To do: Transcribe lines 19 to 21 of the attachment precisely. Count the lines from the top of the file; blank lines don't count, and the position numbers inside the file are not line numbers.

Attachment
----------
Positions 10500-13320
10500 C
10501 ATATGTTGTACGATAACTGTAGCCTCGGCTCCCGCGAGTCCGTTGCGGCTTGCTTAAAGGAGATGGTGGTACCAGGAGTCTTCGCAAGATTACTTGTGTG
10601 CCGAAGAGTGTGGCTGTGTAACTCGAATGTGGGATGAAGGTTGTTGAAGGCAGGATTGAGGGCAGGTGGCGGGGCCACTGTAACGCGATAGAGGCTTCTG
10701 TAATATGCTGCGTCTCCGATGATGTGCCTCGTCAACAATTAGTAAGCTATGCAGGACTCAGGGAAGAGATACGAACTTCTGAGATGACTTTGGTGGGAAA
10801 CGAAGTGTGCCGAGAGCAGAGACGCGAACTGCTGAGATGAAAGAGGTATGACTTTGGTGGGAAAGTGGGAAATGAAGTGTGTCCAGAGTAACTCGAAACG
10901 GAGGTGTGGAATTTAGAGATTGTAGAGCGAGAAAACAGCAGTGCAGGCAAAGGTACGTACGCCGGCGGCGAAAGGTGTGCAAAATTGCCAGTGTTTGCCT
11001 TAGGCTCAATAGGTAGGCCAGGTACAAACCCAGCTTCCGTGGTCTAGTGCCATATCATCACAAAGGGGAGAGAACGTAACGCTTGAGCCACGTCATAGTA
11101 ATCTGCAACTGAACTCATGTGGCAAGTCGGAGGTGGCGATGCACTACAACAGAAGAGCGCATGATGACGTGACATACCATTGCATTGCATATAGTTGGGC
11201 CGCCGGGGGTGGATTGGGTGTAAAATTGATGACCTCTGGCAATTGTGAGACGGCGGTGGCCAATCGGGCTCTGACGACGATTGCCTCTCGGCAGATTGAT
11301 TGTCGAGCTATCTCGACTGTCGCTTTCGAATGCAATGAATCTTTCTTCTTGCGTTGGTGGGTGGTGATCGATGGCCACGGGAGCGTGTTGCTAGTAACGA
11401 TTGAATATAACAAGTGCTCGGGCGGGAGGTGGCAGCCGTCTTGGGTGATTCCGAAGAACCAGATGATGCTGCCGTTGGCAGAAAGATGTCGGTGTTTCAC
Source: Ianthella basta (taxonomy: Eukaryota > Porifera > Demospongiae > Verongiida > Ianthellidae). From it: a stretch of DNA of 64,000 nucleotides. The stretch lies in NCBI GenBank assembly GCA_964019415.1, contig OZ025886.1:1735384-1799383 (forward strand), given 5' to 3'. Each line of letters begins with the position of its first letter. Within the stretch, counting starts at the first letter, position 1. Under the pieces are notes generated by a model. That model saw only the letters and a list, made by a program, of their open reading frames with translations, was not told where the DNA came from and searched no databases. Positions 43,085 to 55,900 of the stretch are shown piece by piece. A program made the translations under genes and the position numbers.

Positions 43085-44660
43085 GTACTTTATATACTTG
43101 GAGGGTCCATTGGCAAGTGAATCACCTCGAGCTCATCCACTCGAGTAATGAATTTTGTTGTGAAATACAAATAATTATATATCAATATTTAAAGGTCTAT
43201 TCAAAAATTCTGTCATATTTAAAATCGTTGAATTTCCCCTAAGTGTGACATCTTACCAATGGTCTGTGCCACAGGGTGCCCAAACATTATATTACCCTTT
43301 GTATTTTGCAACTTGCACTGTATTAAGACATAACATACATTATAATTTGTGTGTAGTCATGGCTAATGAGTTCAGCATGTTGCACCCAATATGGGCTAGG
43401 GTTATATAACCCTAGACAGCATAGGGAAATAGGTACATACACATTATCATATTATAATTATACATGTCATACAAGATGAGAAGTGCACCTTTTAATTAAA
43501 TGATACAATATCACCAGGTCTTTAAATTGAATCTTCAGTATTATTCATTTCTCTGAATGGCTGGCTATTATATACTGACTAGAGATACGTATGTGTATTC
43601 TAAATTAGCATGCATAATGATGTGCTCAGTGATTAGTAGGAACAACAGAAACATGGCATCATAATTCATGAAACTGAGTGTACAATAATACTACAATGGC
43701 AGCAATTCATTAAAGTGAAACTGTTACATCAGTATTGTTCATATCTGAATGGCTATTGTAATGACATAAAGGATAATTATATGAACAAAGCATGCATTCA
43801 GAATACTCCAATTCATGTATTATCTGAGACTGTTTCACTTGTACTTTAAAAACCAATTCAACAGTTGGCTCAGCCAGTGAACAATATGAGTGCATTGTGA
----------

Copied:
43401 GTTATATAACCCTAGACAGCATAGGGAAATAGGTACATACACATTATCATATTATAATTATACATGTCATACAAGATGAGAAGTGCACCTTTTAATTAAA
43501 TGATACAATATCACCAGGTCTTTAAATTGAATCTTCAGTATTATTCATTTCTCTGAATGGCTGGCTATTATATACTGACTAGAGATACGTATGTGTATTC
43601 TAAATTAGCATGCATAATGATGTGCTCAGTGATTAGTAGGAACAACAGAAACATGGCATCATAATTCATGAAACTGAGTGTACAATAATACTACAATGGC